Sourcing globally can alleviate some of the forecasted labor shortage threat. Many U.S. businesses have employed outsourcing as a way of cutting operating costs by shifting jobs to countries with lower wages. Increasing demand for specific skills not being developed domestically in younger generations increases the need to outsource globally. Still, global outsourcing does not make sense for all employers, and often, stated goals are to expand work locally and nationally. With all options on the table, organizations are looking to evaluate the best interest of the company in a variety of areas-recruitment and selection being one of many.

Future Job Trends

Changing demographics indicate that by 2010, it is estimated that the United States will be facing a labor shortage of more than 10 million skilled workers. Companies whose existing critical skill pool is over the age of fifty are often reversing their early retirement programs and looking to redesign traditional job roles to accommodate the needs of the older worker.

With a large percentage of the workforce approaching retirement age, employers are concerned about the loss of productivity and intellectual property and their effects on the business. Companies are looking at ways to provide incentives to retain mature workers and slow the loss of valuable skills and knowledge.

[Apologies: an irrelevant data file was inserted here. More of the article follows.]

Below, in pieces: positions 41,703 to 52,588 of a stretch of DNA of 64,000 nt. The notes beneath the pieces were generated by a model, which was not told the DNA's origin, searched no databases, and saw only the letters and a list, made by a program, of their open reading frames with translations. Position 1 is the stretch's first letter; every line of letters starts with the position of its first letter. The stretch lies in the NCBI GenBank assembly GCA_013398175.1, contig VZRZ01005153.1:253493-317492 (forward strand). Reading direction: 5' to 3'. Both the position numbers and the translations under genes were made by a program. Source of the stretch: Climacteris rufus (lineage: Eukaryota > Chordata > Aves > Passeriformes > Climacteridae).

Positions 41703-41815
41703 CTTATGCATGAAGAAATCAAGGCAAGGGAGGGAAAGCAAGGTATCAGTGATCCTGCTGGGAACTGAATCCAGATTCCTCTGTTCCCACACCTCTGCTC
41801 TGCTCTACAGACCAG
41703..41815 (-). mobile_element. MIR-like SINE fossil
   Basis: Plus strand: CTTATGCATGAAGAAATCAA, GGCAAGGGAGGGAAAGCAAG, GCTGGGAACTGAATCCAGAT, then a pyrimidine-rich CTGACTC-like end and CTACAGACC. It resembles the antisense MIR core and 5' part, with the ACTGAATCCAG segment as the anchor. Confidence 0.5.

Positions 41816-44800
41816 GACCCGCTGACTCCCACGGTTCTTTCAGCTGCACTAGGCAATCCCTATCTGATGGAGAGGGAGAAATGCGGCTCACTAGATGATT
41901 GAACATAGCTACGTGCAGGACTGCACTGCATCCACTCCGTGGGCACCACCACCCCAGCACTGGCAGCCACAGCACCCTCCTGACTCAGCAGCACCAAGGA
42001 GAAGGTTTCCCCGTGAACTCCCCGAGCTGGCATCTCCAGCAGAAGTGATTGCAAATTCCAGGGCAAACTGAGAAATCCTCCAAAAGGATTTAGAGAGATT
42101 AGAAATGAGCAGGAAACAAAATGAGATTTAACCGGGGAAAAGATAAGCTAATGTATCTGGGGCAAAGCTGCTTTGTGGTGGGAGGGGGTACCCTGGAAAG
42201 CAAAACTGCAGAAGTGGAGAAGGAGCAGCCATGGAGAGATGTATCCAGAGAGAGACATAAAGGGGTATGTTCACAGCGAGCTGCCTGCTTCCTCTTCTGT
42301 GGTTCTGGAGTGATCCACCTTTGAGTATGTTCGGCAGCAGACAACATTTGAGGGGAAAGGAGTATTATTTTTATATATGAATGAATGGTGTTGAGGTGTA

The technology and science sectors grew tremendously at the beginning of the millennium. New hot jobs would seem to focus in the same industries; however, the forecast for future job growth trends indicates that the top ten occupations through 2014 are in different sectors.

The most difficult to fill jobs are expected to be the "hot jobs" such as sales representatives, skilled trades, teachers, mechanics and machine operators, delivery drivers, accountants, management and executives, etc. It's easy to see that skilled individuals will be the sector that will experience significant growth. There will continue to be difficulties in recruiting in industries such as healthcare, retail, construction and high-technology.

To maintain a competitive advantage in recruiting and retention, employers must offer more flexibility, contemporary employment options, work/life balance and desirable benefits. Salary increases, improved training and career development opportunities and more flexible work environments are other options to be considered. While the trends today will eventually become the history of tomorrow, successful organizations must take time to evaluate their recruitment processes, consult with those who can offer assistance and not be afraid to try new methods and sources for hiring great new employees who match the organization's culture and the job competencies.

 

Construction Business Owner, July 2007